He stopped and pointed behind us to a thriving, wide branched specimen fifteen-feet high.
“Why?” I asked.
Like someone standing before a wise man finally ready to spill the beans about the true meaning of life, I waited. I was certain the words to come would reflect the mystical aura of the age old, pure panorama surrounding us, snow peaked mountain ranges filling the horizon, a blue, clear sky above.
When I first moved to Italy, I lived in the small farm town of Lariano (which I have written about here). One of the interviews I did while there was with our family physician, Dottoressa Marcella Caporello. It was a good interview, too good to keep all to myself. So I am presenting it below in this blog.
Dr. Caporello was born and grew up in Rome. This sophisticated urbanite, who is fluent in English, has now lived in Lariano for almost three decades. In her position of close and privileged proximity to its citizenry she knows the town in a special way. She is warm and friendly with her patients and has a sense of confidence and air of self-possession that immediately inspires trust.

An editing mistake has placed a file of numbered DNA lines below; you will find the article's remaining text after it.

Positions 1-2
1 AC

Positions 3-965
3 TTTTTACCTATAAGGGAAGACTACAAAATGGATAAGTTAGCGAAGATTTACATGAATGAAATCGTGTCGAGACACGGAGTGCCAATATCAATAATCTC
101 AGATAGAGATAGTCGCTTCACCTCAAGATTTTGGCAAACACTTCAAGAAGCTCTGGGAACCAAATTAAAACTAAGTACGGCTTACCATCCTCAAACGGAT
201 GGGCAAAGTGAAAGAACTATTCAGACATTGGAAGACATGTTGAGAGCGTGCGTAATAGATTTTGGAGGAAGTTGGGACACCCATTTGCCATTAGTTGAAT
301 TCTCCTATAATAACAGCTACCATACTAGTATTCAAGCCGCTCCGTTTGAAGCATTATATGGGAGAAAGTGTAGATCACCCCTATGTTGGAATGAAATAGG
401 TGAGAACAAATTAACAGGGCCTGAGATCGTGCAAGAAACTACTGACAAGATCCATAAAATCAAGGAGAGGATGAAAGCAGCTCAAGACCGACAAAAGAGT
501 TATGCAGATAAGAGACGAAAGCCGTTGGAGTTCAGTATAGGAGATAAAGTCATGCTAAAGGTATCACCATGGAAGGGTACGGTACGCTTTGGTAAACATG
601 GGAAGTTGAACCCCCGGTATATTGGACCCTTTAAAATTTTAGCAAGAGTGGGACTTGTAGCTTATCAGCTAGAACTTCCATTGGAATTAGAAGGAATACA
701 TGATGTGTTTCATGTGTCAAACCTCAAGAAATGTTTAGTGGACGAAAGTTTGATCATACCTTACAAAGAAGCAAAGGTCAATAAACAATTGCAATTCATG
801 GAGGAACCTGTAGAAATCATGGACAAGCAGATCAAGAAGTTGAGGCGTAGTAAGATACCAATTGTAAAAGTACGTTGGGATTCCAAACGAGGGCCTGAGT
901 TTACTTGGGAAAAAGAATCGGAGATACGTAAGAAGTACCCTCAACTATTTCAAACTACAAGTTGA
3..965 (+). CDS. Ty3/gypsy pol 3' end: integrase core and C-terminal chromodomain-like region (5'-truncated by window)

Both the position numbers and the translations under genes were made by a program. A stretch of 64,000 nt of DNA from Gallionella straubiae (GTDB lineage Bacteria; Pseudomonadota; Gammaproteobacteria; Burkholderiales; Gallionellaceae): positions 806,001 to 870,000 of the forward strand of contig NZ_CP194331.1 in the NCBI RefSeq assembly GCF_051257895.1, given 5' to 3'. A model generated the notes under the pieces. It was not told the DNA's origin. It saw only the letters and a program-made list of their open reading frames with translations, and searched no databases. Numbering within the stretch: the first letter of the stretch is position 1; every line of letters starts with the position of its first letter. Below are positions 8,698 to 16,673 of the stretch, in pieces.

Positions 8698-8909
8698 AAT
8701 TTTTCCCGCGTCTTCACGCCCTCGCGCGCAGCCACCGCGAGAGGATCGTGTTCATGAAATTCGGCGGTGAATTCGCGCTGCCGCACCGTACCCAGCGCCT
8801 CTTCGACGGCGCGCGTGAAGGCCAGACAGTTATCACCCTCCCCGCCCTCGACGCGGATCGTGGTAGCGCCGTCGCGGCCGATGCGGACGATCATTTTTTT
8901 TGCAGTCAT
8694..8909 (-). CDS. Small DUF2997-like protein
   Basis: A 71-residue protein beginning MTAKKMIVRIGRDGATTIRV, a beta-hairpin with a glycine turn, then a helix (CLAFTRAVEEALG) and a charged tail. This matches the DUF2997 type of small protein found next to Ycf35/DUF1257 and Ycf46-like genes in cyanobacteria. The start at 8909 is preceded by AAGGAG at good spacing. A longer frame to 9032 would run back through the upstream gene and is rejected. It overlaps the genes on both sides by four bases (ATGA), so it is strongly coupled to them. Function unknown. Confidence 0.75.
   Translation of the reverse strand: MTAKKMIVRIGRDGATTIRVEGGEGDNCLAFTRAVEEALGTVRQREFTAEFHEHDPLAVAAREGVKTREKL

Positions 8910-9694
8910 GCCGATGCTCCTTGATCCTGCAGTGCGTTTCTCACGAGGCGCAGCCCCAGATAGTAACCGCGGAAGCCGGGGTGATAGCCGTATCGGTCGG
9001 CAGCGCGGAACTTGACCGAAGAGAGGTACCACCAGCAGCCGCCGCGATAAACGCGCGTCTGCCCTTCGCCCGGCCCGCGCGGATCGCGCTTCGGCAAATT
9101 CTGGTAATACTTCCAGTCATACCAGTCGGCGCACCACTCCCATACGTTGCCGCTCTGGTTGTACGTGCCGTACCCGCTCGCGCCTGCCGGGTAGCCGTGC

Although she has an office assistant to help with the usually overflowing waiting room, Dr. Caporello answers her own phone and, at times, still even makes house calls. Patients do not make appointments but simply arrive during office hours and are seen on a first come, first serve basis. The order is maintained informally by the patients themselves. When someone arrives they ask the room at large, Chi è l'ultimo? (Who is the last?), thereby learning their place in line.